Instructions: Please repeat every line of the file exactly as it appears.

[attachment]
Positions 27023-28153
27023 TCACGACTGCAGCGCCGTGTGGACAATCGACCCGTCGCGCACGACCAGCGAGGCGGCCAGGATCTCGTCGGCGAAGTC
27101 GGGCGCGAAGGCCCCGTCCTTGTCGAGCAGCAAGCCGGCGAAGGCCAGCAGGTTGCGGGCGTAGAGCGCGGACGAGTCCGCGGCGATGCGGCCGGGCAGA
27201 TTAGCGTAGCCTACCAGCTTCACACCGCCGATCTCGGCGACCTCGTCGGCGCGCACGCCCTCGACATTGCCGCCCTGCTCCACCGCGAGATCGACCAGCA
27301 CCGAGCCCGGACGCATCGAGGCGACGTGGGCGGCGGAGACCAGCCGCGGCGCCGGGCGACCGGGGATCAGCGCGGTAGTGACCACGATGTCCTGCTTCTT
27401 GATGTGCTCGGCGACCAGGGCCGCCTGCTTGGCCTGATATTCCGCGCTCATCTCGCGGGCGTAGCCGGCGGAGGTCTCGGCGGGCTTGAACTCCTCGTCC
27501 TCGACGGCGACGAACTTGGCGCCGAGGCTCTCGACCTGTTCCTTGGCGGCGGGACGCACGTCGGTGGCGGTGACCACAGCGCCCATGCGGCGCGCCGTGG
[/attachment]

Positions 27023-28153
27023 TCACGACTGCAGCGCCGTGTGGACAATCGACCCGTCGCGCACGACCAGCGAGGCGGCCAGGATCTCGTCGGCGAAGTC
27101 GGGCGCGAAGGCCCCGTCCTTGTCGAGCAGCAAGCCGGCGAAGGCCAGCAGGTTGCGGGCGTAGAGCGCGGACGAGTCCGCGGCGATGCGGCCGGGCAGA
27201 TTAGCGTAGCCTACCAGCTTCACACCGCCGATCTCGGCGACCTCGTCGGCGCGCACGCCCTCGACATTGCCGCCCTGCTCCACCGCGAGATCGACCAGCA
27301 CCGAGCCCGGACGCATCGAGGCGACGTGGGCGGCGGAGACCAGCCGCGGCGCCGGGCGACCGGGGATCAGCGCGGTAGTGACCACGATGTCCTGCTTCTT
27401 GATGTGCTCGGCGACCAGGGCCGCCTGCTTGGCCTGATATTCCGCGCTCATCTCGCGGGCGTAGCCGGCGGAGGTCTCGGCGGGCTTGAACTCCTCGTCC
27501 TCGACGGCGACGAACTTGGCGCCGAGGCTCTCGACCTGTTCCTTGGCGGCGGGACGCACGTCGGTGGCGGTGACCACAGCGCCCATGCGGCGCGCCGTGG